You may be drinking too much tap water.
The EPA’s new guidelines for drinking tap water will make a big difference.
Read MoreThe EPA’s rulemaking process is lengthy and lengthy, and some people are concerned that some people will not get the protections that they need.
But the rules will be much easier to follow than the EPA’s proposed rules.
“I’m a huge believer that there is a need for a new water quality standard,” says Julie Fierro, a public health researcher and the co-founder of The Fierrot Health Institute at Johns Hopkins University.
“There’s a lot of water around us, and the question is how much is enough.”
The Fierrots work on water quality, and they’ve found that many tap water systems in the United States have low standards.
And many of these systems are poorly maintained.
“It’s very easy for people to say, ‘I don’t have enough water in my house, I don’t use my tap water well,'” says Fierros co-author Jennifer Moseley, an associate professor at the University of North Carolina, Chapel Hill.
“But if you look at what we’ve found, and how we’ve been able to test water quality in water systems, we know that the water quality standards for the tap water is much lower than the standards for drinking water.”
The EPA is recommending that water systems meet the following standards:The rules will apply to tap water, but not drinking water.
The EPA also released its new standards for disinfection of tap water and bottled water, and it’s recommending that most cities and counties require the installation of filters in drinking water systems.
If you live in a city that does not have the appropriate requirements in place, you should contact your local water utility to learn about those requirements.
The Fiers and Moseleys are not the only researchers who are worried about the impact of the new water standards.
“The EPA was actually working on this for a long time,” says Mosely.
“And I think that they were really looking for ways to address the problem of people not getting the water that they want.”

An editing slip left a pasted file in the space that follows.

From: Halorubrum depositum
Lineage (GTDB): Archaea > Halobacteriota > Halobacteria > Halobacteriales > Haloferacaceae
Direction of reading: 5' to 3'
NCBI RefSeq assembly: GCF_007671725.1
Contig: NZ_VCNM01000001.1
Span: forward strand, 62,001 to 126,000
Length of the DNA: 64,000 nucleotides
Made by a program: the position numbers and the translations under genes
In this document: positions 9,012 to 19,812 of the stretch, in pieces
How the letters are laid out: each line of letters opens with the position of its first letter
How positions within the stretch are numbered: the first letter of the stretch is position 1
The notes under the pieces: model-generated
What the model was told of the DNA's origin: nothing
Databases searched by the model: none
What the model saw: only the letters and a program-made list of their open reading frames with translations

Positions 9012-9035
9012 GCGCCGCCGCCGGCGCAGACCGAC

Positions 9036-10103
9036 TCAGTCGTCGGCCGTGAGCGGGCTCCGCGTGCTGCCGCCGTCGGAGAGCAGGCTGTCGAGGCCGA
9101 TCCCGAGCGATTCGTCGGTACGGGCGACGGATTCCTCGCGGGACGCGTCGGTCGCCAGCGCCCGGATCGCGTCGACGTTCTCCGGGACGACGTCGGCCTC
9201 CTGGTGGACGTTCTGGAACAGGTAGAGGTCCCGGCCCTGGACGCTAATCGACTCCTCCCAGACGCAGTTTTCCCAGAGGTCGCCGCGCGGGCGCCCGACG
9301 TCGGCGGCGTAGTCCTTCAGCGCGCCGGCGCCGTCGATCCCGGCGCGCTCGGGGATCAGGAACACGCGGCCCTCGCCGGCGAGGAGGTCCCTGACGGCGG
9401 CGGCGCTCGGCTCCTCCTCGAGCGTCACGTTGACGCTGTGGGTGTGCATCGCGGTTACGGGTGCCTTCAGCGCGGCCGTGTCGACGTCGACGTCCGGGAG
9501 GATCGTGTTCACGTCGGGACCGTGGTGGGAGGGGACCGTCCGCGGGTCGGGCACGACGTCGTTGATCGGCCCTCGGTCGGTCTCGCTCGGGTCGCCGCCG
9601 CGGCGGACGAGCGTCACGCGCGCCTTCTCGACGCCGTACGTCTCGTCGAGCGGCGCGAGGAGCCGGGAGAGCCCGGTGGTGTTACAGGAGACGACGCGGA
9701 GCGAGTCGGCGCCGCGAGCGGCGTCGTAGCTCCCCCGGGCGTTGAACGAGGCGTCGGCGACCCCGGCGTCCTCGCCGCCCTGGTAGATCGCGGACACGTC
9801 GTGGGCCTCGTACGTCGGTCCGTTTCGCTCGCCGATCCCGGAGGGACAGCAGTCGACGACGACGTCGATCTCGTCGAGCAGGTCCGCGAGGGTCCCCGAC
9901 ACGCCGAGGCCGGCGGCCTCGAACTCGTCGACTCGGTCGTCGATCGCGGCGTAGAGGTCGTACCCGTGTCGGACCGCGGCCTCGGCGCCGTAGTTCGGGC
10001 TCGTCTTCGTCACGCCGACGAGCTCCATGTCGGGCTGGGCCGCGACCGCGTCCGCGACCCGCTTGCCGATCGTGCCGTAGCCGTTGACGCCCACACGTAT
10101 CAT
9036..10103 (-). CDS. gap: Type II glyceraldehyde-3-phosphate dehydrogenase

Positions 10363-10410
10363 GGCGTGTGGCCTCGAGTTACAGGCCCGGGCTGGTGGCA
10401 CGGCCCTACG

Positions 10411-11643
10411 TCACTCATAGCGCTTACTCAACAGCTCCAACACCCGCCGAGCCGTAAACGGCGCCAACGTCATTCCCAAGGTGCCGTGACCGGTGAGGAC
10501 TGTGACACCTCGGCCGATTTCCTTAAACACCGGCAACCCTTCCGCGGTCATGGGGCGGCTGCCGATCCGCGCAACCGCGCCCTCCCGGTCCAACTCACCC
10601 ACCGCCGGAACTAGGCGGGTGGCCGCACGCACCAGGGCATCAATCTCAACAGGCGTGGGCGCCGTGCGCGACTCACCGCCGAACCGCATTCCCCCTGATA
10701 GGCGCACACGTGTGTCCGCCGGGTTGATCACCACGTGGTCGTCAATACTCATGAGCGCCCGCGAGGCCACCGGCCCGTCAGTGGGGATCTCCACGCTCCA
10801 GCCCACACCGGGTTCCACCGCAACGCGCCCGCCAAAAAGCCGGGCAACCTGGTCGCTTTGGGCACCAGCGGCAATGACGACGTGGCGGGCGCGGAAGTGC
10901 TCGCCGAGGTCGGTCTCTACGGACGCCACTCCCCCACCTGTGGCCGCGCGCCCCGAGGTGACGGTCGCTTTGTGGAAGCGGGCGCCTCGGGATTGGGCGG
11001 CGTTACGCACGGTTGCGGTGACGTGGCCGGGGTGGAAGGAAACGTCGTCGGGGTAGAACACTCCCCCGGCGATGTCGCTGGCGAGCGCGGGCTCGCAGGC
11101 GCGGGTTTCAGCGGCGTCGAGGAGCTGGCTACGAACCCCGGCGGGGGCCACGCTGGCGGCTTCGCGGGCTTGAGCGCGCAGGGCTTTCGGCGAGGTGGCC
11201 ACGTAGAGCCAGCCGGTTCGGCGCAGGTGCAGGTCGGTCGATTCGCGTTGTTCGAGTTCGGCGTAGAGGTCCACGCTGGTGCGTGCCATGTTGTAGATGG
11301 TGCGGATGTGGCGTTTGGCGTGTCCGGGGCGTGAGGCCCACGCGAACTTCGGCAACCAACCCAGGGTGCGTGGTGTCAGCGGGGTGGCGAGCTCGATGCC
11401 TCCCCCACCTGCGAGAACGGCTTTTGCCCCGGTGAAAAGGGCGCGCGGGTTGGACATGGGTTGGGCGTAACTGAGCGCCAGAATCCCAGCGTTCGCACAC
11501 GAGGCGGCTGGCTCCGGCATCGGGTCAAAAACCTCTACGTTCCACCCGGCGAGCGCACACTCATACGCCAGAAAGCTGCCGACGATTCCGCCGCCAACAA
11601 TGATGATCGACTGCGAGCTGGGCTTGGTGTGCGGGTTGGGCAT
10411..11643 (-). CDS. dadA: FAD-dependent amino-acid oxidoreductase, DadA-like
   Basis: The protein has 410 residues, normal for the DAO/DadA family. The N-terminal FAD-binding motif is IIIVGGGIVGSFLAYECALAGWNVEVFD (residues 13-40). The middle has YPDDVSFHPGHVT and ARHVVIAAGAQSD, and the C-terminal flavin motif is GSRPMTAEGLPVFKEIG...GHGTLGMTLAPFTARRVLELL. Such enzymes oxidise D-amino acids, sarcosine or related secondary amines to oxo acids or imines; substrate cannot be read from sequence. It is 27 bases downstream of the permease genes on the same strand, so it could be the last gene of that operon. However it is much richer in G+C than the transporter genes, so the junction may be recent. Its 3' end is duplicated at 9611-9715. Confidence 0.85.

What are the EPA rules?
The new rules will require water systems to:• Make tap water that is at least 95 percent safe to drink, and has been in the public water supply for at least six months, and to remove any trace of bacteria or other contaminants that could pose health risks.• Remove any trace or odor of chemicals that could potentially harm the health of people drinking the water, including the presence of chlorine, lead, cadmium, arsenic, mercury, fluoride, and so many more chemicals.• Install or install at least one well filter that is installed at a location that will be at least 3,000 feet above the surface of the water supply, and at least 100 feet in height above any pipes, faucets, and other fixtures that may be causing corrosion.• Add a filter to the water to eliminate lead from drinking water and other sources.• Use water systems that use both bottled water and tap water to clean their water.• Reduce the amount of disinfection that is done with chlorine and other disinfectants, and use safe disinfection practices for the treatment of disinfectant compounds.• Make sure that all of the piping, fountains, and sinks in a water system are designed to remove corrosion from the water system.• Consider replacing existing drinking water supplies.
The rules also require that any water systems with a capacity of 500,000 gallons or more that have not installed a well filter for at a minimum of six months and have not used a filter system for at at least 12 months prior to the rule take certain actions to improve water quality.
The new rules are meant to ensure that tap water remains safe for people drinking.
The proposed rules, which were released in October, will go into effect July 1, 2020.